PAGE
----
MIT scientists have devised a new type of atomic clock that can answer some soft-minded questions, such as the potential impact of gravity on the movement of time and whether time itself change as the universe ages.
This new atomic clock measures atoms that were largely entangled. And these atoms are connected in a way that is impossible according to the laws of classical physics, which allows scientists to measure the vibration of atoms more accurately.
Atomic clocks use lasers to measure the vibration of atoms, which oscillate at a constant frequency, as many microscopic meteorites move in synchronization. The best atomic clocks in the world hold time so accurately that they would be off for only about half a second today if they had run from the beginning of the universe.
The new setup can achieve the same error four times faster than clocks without engaging.
Lead author Edwin Pedrozo-Peñafiel, a postdoc in MIT’s electronic research lab, said, “Improved optical atomic clocks will have the ability to engage in better precision in one second than state-of-the-art optical clocks.”
“If atoms get involved, their oscillations would fluctuate around a common frequency, with less bias than if they were not involved. Thus the average oscillations that an atomic clock would measure would certainly be higher than the Standard Quantum limit. ”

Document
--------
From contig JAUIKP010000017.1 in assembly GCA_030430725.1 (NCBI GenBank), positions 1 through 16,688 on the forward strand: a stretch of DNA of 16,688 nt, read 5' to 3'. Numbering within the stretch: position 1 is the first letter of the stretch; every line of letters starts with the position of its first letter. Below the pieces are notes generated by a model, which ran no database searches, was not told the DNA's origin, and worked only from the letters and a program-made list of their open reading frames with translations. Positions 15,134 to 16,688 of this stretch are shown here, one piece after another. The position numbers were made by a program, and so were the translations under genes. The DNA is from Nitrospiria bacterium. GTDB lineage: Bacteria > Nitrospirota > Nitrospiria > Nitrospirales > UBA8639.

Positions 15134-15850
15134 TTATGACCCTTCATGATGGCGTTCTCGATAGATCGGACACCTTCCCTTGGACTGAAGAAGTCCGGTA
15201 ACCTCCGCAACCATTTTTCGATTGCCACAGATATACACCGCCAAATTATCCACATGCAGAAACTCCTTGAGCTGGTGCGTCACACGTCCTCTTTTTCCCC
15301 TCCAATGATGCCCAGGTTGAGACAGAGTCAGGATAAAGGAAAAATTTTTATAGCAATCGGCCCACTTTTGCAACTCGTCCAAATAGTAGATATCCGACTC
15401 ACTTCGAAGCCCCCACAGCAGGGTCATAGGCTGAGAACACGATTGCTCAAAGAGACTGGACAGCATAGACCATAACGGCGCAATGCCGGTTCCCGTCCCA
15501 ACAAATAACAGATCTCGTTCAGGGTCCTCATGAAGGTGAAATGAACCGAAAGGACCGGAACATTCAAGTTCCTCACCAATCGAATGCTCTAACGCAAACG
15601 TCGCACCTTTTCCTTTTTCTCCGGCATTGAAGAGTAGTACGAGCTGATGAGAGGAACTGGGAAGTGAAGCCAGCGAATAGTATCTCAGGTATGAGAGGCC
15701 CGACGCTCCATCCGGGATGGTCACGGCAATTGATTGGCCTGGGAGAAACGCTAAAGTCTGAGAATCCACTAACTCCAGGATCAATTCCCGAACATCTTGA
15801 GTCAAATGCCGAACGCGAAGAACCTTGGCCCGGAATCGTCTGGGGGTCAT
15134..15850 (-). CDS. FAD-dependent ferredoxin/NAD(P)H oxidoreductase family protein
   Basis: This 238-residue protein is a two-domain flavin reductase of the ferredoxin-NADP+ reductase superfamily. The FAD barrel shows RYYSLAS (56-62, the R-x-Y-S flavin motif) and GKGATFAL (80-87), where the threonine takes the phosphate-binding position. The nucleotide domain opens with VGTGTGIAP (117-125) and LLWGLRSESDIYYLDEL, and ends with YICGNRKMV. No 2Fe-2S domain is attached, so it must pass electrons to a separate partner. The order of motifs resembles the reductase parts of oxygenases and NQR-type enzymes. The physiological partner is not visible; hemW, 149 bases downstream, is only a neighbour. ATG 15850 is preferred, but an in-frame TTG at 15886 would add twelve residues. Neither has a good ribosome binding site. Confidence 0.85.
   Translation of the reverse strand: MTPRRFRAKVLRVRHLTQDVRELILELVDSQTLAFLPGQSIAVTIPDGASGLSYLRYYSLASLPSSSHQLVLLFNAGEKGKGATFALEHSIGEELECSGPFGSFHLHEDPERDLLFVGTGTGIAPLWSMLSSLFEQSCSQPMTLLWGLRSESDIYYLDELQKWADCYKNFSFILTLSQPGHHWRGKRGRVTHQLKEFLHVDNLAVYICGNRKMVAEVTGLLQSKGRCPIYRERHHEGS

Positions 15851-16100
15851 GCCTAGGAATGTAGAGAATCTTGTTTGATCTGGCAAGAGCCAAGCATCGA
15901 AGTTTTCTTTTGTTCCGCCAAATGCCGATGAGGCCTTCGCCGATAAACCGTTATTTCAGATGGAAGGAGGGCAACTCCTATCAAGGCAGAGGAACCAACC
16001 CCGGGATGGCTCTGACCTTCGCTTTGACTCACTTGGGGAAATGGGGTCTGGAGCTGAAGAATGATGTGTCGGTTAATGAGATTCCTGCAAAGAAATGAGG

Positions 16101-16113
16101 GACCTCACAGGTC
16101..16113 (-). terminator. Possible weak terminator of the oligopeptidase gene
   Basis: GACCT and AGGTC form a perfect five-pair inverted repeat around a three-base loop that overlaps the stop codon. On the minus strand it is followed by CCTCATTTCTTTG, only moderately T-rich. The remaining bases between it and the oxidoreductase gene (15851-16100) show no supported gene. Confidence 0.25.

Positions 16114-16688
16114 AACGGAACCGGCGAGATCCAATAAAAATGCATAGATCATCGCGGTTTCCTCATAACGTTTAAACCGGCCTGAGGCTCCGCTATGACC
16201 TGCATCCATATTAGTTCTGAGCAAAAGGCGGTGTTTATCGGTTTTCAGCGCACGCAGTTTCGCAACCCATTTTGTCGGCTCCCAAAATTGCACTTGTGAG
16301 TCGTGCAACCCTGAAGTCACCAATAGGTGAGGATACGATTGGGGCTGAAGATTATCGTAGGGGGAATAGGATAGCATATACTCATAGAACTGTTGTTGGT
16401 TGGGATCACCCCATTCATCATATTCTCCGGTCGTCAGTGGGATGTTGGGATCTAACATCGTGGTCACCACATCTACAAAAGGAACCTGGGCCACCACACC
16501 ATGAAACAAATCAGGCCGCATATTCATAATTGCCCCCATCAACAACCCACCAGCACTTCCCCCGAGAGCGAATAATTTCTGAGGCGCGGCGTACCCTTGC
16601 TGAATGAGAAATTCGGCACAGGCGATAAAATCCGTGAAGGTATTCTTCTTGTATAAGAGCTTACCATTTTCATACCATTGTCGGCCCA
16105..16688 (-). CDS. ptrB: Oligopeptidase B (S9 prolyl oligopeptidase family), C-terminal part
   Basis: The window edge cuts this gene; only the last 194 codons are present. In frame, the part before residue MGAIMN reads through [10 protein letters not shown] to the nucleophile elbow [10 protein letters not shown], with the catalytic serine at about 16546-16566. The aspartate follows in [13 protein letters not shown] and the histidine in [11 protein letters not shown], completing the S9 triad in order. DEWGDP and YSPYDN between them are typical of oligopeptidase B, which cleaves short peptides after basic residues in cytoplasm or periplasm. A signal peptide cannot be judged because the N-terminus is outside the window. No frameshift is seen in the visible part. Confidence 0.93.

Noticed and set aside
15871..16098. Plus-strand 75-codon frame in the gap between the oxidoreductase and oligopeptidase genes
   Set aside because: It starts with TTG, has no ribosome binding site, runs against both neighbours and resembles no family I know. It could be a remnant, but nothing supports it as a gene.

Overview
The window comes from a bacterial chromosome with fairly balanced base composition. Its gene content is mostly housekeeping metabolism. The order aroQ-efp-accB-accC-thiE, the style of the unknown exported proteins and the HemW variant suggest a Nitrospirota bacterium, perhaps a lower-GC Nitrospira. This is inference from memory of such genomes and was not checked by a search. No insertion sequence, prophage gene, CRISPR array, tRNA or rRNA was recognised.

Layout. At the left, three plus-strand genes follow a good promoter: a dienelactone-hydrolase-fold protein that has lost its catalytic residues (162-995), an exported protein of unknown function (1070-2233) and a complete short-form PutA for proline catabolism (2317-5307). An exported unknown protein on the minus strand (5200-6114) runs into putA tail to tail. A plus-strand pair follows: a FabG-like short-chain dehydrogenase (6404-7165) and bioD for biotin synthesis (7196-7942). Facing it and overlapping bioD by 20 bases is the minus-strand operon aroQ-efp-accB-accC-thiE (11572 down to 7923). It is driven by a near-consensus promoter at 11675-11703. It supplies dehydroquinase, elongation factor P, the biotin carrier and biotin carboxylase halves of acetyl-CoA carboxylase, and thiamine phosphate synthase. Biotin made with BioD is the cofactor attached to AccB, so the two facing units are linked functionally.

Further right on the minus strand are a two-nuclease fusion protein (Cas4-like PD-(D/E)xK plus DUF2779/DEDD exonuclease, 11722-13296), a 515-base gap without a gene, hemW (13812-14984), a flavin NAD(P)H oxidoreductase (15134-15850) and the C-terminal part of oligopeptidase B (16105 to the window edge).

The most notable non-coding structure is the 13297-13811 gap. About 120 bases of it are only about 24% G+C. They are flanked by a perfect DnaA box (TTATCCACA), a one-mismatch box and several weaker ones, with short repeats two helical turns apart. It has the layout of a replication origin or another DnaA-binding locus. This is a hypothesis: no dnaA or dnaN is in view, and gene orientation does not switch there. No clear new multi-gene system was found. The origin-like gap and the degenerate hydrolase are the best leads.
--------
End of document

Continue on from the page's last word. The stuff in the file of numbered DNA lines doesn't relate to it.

Nearly 350 atoms of ytterbium are involved in this new atomic clock. The atoms open at the same high frequency as visible light, which means that one atom reacts 100,000 times more frequently in one second than a cesium.
Using conventional techniques, scientists cooled down the atoms and captured them in an optical cavity formed by two mirrors. They then passed a laser through the optical cavity, where it connected between the mirrors, interacting with the atoms thousands of times.
Chi Shu, co-author from MIT, said, “Light is a link between atoms. The first atom that sees this light changes the light slightly, and that light also changes the second and third atoms. Through many cycles, the atoms together get to know each other and begin the same behavior. ”
When scientists performed a similar experiment without inactivation of atoms, they found that the atomic clock with atoms involved reached an accuracy that they wanted four times faster. .
Vladan Vuletic, Lester Wolfe’s Professor of Physics, said, “You can always make the clock more accurate by measuring longer. The question is, how long do you need to reach a certain accuracy. A lot of surprises have to be measured on fast timescales. ”
“If today’s modern atomic clocks could be modified to measure largely involved atoms, they would not only keep better time, but could help determine signals. in the universe as dark matter and gravitational waves, and begin to answer questions of age. ”
“As the universe ages, does the speed of light change? Does the cost of the electron change? That is what you can confirm with more precise atomic clocks. “
- Pedrozo-Peñafiel, E., Colombo, S., Shu, C. et al. Engaging in atomic-clock optical-transition. Nature 588, 414–418 (2020). DOI: 10.1038 / s41586-020-3006-1